My recent piece in The 74 led to an opportuntiy to discuss how we can treat curriculum as infrastructure on the Melissa and Lori Love Literacy podcast. To read a summary of our conversation, head over to Ahead of the Heard.
There’s been a lot of talk about what is and isn’t “infrastructre.” I’m not sure that curriculum is infrastructure, but we ought to act like it is: Curriculum should serve as a foundational organizing force in student learning, informing instruction, assessment and professional development. Well-structured, strong curricula provide educators with instructional materials and resources to cover a clear scope and sequence of the knowledge and skills students are expected to master.
My Bellwether colleague Chad Aldeman and I took a look at teacher retirement data pre- and post-pandemic in seven states. While some feared a massive wave of retirements, it does not appear to be materializing: After attempting to canvass all 50 states and Washington, D.C., we were able to get retirement data for Alabama, Arizona, Connecticut, Kentucky, Massachusetts, New Hampshire and Pennsylvania. While this is not a random sample, it does capture about 865,000 active workers, including teachers and other education employees.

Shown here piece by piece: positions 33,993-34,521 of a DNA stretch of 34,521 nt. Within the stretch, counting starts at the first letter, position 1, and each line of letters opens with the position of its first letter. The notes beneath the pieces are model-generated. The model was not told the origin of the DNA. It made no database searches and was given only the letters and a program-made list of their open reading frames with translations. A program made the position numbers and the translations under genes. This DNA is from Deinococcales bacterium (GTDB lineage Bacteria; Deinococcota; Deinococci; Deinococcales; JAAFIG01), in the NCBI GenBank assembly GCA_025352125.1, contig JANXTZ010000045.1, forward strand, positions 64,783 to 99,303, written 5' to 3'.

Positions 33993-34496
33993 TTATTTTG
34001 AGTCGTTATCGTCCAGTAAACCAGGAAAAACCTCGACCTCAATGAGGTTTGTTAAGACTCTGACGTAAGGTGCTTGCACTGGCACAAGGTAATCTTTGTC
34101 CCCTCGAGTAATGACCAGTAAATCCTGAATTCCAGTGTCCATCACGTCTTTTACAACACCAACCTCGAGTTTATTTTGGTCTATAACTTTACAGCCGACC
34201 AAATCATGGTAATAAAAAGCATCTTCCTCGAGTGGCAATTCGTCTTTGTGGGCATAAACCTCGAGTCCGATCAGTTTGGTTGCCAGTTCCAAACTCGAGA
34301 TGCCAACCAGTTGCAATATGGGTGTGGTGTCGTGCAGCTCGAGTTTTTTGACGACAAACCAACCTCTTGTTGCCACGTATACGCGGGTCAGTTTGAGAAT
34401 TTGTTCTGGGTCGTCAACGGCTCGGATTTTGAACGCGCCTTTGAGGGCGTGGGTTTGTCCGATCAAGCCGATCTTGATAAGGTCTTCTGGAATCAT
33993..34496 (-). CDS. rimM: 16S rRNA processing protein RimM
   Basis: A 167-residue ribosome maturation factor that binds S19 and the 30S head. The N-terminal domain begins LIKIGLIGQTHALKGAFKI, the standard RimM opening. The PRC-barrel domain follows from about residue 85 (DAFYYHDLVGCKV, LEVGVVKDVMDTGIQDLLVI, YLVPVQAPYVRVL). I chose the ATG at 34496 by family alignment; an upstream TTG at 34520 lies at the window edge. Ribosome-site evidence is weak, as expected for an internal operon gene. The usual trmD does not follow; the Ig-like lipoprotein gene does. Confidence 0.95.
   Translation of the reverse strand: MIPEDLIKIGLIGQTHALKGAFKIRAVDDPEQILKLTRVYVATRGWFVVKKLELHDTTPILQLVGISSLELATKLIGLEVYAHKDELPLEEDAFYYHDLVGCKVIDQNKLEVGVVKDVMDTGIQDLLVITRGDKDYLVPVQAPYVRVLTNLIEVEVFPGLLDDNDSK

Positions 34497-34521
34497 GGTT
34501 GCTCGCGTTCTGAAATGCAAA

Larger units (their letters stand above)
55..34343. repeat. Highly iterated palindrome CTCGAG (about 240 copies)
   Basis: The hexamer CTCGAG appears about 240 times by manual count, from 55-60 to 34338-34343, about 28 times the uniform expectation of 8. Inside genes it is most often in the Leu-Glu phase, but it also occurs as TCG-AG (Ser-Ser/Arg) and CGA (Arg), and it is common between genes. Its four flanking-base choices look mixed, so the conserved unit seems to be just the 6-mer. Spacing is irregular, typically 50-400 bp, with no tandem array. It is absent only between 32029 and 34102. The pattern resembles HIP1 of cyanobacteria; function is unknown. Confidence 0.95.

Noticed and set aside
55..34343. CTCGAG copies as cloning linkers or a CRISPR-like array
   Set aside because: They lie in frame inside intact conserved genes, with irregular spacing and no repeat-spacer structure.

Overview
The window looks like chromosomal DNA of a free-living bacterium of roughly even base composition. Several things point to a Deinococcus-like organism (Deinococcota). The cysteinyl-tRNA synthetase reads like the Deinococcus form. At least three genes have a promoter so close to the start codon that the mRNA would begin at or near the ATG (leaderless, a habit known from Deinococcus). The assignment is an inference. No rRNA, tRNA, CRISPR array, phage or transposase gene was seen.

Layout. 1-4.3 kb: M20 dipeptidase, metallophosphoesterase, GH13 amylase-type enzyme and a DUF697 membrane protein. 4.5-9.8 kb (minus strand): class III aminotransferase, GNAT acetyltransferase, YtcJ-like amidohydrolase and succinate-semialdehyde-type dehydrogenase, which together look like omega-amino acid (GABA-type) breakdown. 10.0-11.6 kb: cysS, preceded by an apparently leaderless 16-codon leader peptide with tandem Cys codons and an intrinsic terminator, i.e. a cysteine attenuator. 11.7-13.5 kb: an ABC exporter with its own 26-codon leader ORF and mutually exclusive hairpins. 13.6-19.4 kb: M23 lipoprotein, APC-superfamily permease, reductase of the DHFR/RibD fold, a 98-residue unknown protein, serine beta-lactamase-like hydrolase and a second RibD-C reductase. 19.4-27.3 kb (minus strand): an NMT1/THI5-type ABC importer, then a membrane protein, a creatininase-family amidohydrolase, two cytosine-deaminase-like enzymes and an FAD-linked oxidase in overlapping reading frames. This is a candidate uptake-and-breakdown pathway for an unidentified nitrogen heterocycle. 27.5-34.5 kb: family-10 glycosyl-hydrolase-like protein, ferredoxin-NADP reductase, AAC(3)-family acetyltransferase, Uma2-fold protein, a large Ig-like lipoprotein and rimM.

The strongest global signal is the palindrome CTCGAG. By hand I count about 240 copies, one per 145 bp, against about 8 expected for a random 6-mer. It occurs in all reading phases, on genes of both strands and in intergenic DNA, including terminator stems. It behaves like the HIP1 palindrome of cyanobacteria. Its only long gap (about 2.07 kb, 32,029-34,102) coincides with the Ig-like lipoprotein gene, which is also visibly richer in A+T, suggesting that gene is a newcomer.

Today, we released the final brief in Bellwether’s summer series on the past, present, and future of school accountability. It takes a look at how policymakers might improve accountability systems by clarifying their priorities: This is a critical moment for standards-based accountability policy. State summative testing and accountability systems were suspended for the 2019-20 school year and some states are indicating they’d like to continue that moratorium through the 2020-21 school year.
My Bellwether colleague Chad Aldeman and I have a piece in the Washington Post arguing that Joe Biden ought not ignore the evidence on charter schools or assessments as he develops his presidential platform: In other words, Biden’s platform committee is not only mischaracterizing the evidence in these two areas. It is doing so in a way that would damage the students and families that Biden, and Democratic voters, say they want to serve.
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